Keeping up with the Quaranteens
Keeping up with the Quaranteens

Home from uni, Amelia Oates reflects on missing out on a right of passage

FAILURE. A word tinged with negativity, sadness, and self-loathing; three emotions I became very well acquainted with after failing my driving test.
I can understand that to many of you the way I felt after I pulled up early to the driving test centre may seem like an over exaggeration. But learning to drive has been a real struggle for me. Although driving gave me the idea of freedom and independence I wanted, actually doing it terrified me.
You can’t tell me that hurtling along the dual carriage way at 60 miles per hour in effectively a metal box is a safe thing to do!
So many of my friends passed with ease having learnt quickly and could, therefore, enjoy the pleasure of driving.
I, on the other hand, clearly did not. Having turned 17 more than two years ago, I felt the immense pressure to get my provisional licence, buy a car and learn to drive immediately. However, at the time of pre-pandemic I didn’t see the rush and waited until February 2020 to begin lessons. As you can imagine, my journey was cut short in the March and my hopes of getting my licence quickly fizzled out.
When I finally got the chance to get back in the driver’s seat, I couldn’t bring myself to even pull off the driveway. I had no confidence in my ability and my anxiety towards driving had only increased, meaning that having a lesson felt like a huge challenge, constantly feeling something bad was going to happen with me on the roads. It took me months to get back up to speed with lessons and I felt I had to learn everything from scratch again. But I knew that the only way that I was ever going to drive was to actually drive.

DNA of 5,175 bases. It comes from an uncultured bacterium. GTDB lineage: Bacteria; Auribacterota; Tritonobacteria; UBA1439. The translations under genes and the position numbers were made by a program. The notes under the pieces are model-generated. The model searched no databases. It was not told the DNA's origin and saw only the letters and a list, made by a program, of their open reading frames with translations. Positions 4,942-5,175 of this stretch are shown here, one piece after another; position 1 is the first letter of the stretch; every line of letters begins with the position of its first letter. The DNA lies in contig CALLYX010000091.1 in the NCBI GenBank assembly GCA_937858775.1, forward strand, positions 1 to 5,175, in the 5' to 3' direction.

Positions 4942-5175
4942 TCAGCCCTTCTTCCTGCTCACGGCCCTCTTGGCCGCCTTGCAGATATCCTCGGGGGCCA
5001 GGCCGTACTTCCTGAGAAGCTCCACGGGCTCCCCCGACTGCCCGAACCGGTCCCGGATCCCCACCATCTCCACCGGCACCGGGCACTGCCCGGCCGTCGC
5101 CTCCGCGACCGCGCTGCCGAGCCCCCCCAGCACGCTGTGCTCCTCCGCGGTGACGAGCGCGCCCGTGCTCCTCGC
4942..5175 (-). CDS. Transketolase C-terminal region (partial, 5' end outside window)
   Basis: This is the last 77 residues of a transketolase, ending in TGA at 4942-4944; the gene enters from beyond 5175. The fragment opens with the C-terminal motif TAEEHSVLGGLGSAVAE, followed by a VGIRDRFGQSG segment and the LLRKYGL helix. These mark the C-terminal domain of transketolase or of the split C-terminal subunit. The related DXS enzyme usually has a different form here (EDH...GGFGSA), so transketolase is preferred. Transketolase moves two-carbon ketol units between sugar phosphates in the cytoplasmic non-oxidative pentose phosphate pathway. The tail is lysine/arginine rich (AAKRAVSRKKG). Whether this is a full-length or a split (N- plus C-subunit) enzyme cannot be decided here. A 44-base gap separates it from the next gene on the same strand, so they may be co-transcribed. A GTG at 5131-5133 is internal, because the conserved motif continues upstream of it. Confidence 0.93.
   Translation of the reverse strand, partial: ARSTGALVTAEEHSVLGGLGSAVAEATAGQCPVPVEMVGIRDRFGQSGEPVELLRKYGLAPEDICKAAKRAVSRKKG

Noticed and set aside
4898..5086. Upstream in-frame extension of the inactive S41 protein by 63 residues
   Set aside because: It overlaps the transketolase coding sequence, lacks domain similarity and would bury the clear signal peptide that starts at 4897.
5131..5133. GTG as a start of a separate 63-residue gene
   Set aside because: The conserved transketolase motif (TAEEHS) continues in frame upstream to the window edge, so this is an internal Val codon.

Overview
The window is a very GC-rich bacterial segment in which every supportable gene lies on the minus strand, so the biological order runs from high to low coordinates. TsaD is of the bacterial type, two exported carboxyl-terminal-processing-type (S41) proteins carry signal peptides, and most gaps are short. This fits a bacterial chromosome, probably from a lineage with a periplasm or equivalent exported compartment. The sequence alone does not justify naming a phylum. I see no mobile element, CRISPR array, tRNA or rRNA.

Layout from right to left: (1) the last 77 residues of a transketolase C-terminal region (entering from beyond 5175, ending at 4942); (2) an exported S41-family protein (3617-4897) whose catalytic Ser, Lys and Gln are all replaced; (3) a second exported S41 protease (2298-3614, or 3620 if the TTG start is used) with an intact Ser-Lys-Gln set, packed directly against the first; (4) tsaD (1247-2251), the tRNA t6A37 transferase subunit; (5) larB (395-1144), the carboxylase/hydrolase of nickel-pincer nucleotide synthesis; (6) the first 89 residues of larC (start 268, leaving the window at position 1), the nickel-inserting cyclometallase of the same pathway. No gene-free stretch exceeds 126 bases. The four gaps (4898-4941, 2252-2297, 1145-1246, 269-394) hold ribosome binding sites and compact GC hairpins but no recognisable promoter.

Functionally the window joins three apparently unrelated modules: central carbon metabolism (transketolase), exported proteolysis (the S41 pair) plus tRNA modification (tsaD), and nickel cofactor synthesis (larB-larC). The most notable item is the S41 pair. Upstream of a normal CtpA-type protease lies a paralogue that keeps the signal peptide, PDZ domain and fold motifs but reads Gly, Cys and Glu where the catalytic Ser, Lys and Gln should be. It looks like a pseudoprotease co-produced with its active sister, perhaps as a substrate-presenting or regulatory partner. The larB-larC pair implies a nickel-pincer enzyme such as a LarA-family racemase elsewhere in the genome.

After hours of practising manoeuvres with my dad and driving my mum to the supermarket, it all clicked into place – or so I thought.
I rocked up to the test centre after a pre-test lesson feeling calm and confident. But some things don’t always go our way. Even though I’d only picked up one minor fault, one major fault ended my hopes and dreams of finally having that pass certificate in my hand.
I did, and still do, feel disappointed in myself for such a silly mistake. But that’s all it was – a mistake.
Just because I failed, doesn’t mean that I am never going to pass, although it may feel like that right now.
The same goes with those of us who just received GCSE and A-Level results in the summer. If you didn’t get the grade you wanted, it doesn’t mean that you’re stupid. Similarly with your dream university. If you didn’t get in, who’s to say that you’re not going to have an amazing time at the one you’re now headed too?
Perspective is so important in these situations, and if I take a step back, I realise how lucky I am to have been given the opportunity and financial means to learn to drive, even the fact that my parents have a car for me to practice in was a blessing.
Someone once told me that ‘comparison is the thief of joy,’ and even though I’m sat here now thinking of my friends driving around freely, some things just don’t work out; that’s not the end of the world.
Amelia Oates is studying journalism at the University of Sheffield